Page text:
And did I bid you remember that for each protagonist who once stepped on to the stage of so-called historical events, there were thousands, millions, who never entered the theatre - who never knew that the show was running - who got on with the donkey-work of coping with reality?
True, true. But it doesn’t stop there. Because each one of those numberless non-participants was doubtless concerned with raising in the flatness of his own unsung existence his own personal stage, his own props and scenery - for there are very few of us who can be, for any length of time, merely realistic. So there’s no escaping it: even if we miss the grand repertoire of history, we yet imitate it in miniature and endorse, in miniature, its longing for presence, for feature, for purpose, for content.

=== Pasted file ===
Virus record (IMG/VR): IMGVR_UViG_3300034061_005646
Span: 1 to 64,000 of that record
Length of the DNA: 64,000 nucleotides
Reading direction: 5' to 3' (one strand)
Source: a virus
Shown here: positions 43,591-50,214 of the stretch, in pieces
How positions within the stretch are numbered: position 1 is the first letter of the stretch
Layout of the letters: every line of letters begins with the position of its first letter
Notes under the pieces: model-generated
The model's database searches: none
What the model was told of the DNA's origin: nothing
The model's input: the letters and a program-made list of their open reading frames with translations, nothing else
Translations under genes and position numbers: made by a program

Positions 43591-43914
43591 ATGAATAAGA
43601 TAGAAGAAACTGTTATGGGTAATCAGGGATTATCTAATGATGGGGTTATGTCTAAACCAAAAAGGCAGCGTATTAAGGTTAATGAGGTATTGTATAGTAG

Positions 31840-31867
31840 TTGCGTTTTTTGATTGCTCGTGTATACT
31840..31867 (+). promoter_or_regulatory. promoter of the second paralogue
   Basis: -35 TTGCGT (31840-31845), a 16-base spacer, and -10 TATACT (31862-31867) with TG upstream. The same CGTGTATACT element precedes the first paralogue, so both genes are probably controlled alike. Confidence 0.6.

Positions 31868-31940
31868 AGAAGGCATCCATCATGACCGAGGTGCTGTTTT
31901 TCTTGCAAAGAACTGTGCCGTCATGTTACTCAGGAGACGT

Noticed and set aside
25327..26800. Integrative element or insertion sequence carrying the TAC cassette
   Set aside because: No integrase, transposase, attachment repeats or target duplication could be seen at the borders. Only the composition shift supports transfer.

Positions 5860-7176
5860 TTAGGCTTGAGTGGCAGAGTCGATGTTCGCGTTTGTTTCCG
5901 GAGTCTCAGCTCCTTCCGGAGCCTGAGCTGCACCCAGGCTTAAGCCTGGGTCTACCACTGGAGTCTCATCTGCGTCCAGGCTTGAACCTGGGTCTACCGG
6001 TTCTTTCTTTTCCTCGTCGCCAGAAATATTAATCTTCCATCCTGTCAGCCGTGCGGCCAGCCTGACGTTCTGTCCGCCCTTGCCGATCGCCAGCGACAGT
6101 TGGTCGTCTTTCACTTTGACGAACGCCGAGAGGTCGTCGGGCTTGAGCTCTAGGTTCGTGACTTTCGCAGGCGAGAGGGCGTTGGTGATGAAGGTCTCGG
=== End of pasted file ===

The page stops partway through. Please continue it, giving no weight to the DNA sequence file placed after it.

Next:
And there’s no saying what consequences we won’t risk, what reactions to our actions, what repercussions, what brick towers built to be knocked down, what chasings of our own tails, what chaos we won’t assent in order to assure ourselves that, none the less, things are happening. And there’s no saying what heady potions we won’t con cot, what meanings, myths, manias we won’t imbibe in order to convince ourselves that reality is not an empty vessel.
—Waterland, by Graham Swift